This is NOT the approach that Wilkinson takes.

But, of course, thinking is hard, and so is this book. Reading The Grammar of Graphics requires much more of a dedicated slog than, say, Edward Tufte’s books, which you can just flip through randomly for inspiration and bite-sized nuggets of wisdom. (I admire Tufte too, but I have to admit that Wilkinson’s occasional jabs at Tufte were spot-on and amused me to no end.) It’s a book full of wit and great ideas, but also full of drawn-out sections that require serious focus, and it takes a while to digest it all and put it together in your mind.

So, although I’d highly recommend this book to anyone deeply interested in visualization, I’m still digesting it. What follows is not a review but just notes-to-self from my first read-through: things to follow up on and for my own reference. It might not be particularly thrilling for other readers. Continue reading

Pithy and pragmatic textbooks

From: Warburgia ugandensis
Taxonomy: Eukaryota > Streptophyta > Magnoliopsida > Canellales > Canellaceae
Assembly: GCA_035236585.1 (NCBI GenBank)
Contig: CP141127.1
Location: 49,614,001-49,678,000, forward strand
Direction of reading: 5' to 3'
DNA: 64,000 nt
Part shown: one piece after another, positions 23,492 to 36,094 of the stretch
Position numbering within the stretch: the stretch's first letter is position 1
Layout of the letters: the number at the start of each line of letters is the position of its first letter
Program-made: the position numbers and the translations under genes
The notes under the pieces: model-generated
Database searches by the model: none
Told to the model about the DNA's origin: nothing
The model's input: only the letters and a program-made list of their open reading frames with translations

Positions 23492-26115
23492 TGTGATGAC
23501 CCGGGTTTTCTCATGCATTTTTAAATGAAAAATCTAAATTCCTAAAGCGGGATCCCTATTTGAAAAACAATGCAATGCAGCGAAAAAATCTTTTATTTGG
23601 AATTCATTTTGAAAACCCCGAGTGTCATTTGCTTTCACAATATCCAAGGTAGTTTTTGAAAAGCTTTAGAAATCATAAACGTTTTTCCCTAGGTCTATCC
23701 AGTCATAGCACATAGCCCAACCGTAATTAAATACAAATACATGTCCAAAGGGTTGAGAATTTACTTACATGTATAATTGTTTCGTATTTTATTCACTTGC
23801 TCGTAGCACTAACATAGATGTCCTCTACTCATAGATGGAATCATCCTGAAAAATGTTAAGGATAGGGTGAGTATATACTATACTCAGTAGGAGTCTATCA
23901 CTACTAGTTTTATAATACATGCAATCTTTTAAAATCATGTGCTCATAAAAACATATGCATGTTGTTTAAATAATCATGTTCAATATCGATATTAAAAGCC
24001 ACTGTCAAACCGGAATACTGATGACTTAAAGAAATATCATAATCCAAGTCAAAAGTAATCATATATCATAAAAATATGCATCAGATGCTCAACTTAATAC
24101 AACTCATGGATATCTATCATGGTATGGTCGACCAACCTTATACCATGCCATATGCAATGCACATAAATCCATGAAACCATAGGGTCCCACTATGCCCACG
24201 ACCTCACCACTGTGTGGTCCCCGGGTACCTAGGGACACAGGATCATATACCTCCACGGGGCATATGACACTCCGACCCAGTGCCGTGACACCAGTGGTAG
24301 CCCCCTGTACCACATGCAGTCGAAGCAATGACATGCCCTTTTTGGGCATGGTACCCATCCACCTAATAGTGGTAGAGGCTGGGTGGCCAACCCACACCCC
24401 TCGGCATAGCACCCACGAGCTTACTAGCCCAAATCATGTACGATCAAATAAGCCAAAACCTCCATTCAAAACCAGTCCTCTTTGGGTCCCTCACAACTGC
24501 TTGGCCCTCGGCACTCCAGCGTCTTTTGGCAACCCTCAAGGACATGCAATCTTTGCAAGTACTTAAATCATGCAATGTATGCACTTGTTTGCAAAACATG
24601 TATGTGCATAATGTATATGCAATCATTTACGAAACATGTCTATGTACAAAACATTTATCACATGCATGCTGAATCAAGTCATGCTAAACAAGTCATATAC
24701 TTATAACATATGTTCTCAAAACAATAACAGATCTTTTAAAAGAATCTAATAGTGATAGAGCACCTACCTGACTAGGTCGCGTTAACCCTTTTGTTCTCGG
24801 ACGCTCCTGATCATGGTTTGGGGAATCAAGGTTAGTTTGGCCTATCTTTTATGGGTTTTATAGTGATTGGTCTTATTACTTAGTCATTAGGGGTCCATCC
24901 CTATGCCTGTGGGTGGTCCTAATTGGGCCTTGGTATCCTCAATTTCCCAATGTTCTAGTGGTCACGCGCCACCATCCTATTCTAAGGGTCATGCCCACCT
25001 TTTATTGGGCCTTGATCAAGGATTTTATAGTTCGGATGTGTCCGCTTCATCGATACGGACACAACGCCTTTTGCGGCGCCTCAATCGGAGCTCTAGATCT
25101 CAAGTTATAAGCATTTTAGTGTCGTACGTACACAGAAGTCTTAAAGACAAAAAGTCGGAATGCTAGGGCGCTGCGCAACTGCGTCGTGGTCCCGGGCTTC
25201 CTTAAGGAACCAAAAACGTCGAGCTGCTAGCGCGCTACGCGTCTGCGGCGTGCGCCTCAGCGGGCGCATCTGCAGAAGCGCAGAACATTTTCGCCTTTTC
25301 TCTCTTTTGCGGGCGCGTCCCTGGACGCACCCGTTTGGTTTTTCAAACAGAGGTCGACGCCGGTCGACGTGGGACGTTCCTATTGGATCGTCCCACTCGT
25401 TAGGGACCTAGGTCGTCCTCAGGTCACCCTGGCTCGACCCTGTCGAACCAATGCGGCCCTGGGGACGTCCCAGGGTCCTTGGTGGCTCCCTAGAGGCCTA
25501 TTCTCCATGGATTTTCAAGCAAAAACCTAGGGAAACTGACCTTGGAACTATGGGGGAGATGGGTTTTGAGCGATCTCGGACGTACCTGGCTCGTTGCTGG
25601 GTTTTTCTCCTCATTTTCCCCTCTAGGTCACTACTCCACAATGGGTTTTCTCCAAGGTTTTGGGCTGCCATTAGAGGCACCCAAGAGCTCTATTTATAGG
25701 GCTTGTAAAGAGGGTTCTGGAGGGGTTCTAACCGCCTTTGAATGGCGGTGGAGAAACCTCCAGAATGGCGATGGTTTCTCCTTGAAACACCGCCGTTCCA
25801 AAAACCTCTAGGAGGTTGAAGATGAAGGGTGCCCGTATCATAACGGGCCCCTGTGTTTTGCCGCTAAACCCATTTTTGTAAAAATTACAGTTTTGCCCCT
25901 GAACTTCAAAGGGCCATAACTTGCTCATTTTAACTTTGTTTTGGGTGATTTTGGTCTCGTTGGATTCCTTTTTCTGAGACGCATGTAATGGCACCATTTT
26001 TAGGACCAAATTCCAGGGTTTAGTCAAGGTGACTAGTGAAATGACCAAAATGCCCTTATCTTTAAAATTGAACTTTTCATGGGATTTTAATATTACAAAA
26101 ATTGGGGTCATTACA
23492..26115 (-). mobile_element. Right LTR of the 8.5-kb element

I enjoy the rare statistics textbook that can take its subject with a grain of salt:

The practitioner has heard that the [random field] should be ergodic, since “this is what makes statistical inference possible,” but is not sure how to check this fact and proceeds anyway, feeling vaguely guilty of having perhaps overlooked something very important.
Geostatistics: Modeling Spatial Uncertainty, by Chilès and Delfiner.

It’s a familiar feeling!
As Chilès and Delfiner wryly suggest, we statisticians could often do a better job of writing for beginners or practitioners. We should not just state the assumptions needed by our tools, but also explain how sensitive results are to the assumptions, how to check these assumptions in practice, and what else to try if they’re not met.